In This Early Period Sex Is For The Child A Family Affair
( Originally Published 1923 )
In this Early Period Sex is for the Child a Family Affair.-Ideas regarding sex should not be acquired in complete isolation; they cannot be kept in a compartment by themselves. And the feelings or impulses which the facts of sex must later involve will in any case over-flow into all aspects of life and interests. It is, therefore, desirable from the first to associate in the child's mind everything he learns about reproduction and sex with his ideas and sentiments concerning the family. Here is an abundance of affection and intimacy, of sympathy and confidence, in which relations between baby and mother, between father and mother, between sisters and brothers, can find a wholesome and comfortable setting. Whatever the child learns about sex is thus incidental to what he learns about life, and for the first few years most of his life is a family affair.
Because of this close association between the family and his first acquisitions concerning sex and reproduction, these topics are thus in a way separated from experiences found outside the home, and whatever reticence may be desirable on the subject may be obtained without the need of making the child especially conscious of it.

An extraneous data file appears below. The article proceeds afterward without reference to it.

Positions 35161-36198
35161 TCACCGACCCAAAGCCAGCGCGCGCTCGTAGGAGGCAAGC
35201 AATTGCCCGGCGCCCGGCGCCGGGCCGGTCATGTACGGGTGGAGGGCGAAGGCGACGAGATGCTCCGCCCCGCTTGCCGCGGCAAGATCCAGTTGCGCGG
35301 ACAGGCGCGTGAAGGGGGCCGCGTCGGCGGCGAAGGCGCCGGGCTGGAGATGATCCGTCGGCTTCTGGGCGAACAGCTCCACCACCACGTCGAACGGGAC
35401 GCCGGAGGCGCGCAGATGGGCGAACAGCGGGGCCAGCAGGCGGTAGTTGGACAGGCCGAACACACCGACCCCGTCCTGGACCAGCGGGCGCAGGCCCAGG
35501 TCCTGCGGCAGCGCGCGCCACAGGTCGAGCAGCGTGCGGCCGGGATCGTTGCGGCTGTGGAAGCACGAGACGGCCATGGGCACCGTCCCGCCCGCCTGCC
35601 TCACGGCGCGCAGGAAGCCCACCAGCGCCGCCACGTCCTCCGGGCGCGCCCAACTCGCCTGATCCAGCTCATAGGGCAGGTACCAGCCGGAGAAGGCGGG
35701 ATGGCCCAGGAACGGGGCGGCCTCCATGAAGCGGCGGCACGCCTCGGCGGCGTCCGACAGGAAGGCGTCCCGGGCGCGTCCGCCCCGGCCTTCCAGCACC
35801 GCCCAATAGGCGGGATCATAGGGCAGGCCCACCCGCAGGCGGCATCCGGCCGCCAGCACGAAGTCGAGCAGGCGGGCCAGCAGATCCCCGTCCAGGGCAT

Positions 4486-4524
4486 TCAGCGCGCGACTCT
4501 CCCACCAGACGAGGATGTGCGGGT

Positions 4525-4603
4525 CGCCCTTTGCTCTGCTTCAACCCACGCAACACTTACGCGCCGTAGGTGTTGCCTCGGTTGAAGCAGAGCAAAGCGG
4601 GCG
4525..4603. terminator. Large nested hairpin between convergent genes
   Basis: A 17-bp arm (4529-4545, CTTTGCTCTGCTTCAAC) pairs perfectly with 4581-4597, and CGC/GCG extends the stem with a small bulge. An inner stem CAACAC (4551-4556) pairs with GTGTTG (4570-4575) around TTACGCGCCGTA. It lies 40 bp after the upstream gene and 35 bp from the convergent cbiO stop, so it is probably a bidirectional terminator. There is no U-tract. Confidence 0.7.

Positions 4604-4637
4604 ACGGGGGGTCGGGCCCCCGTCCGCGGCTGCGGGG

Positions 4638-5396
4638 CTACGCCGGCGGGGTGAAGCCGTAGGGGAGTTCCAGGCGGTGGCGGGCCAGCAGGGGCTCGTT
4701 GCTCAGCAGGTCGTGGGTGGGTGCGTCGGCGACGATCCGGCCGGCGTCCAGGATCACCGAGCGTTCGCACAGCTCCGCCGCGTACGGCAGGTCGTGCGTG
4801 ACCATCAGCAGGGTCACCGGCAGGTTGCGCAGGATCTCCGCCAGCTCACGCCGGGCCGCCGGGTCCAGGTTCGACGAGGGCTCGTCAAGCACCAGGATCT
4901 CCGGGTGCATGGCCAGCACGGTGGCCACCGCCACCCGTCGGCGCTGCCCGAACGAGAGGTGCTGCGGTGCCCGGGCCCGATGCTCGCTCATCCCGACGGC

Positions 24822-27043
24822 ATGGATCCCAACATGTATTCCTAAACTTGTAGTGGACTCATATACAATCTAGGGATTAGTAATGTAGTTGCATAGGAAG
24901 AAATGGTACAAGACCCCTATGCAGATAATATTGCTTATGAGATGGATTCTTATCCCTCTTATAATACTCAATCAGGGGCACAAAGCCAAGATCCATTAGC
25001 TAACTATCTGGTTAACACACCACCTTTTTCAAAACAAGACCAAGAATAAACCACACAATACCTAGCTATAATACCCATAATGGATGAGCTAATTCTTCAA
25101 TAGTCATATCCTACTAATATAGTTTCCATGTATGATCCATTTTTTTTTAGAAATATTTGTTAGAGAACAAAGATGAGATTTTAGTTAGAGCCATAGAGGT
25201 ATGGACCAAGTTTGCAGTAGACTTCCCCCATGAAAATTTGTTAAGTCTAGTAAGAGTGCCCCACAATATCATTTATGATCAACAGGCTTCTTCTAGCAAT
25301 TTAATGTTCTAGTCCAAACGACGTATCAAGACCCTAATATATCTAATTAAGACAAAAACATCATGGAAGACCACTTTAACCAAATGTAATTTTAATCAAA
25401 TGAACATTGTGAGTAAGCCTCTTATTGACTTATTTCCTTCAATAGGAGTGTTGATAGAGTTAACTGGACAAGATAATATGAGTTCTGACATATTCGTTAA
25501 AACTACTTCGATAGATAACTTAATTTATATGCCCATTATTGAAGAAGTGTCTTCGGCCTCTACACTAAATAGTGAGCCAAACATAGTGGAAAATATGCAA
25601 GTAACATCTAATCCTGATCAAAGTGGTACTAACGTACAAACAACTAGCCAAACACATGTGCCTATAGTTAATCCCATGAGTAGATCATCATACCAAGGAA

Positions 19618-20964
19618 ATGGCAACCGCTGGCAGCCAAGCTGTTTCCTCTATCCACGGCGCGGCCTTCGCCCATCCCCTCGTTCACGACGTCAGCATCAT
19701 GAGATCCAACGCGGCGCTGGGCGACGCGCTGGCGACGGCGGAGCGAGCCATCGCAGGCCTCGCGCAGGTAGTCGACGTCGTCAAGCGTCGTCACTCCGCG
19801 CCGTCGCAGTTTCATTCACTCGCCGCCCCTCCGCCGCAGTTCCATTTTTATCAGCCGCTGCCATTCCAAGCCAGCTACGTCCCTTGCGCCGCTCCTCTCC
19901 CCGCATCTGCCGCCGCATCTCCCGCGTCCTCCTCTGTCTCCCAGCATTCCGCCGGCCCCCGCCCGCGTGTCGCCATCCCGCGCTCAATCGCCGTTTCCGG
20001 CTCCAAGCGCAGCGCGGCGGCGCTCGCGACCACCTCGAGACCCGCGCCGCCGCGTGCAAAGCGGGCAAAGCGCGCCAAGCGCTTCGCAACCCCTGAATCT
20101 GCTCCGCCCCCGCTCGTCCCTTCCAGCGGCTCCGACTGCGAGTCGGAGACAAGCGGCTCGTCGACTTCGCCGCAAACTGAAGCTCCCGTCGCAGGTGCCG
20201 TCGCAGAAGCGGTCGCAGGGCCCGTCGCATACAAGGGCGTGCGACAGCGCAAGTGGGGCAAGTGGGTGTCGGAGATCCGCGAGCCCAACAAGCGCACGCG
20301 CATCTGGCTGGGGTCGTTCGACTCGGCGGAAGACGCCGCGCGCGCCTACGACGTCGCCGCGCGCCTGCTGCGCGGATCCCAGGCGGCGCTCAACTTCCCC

This intimate association involves on the part of the parents complete freedom from any embarrassment in the presence of the child, as well as from a disposition to regress the child or to give too much attention to the subject. And it should result in making the child assimilate the purposes and ideals of the home, without waiting for these to be learned as formulated rules or principles.
Finally, the casual and unconscious acceptance of sex as part of the every-day routine will bring about a dilution or diffusion of the interest in sex, by extending it through association with a large number of ideas and activities; and also a refinement of feeling with regard to sex, by associating it with the standards and sentiments and motives of the family life.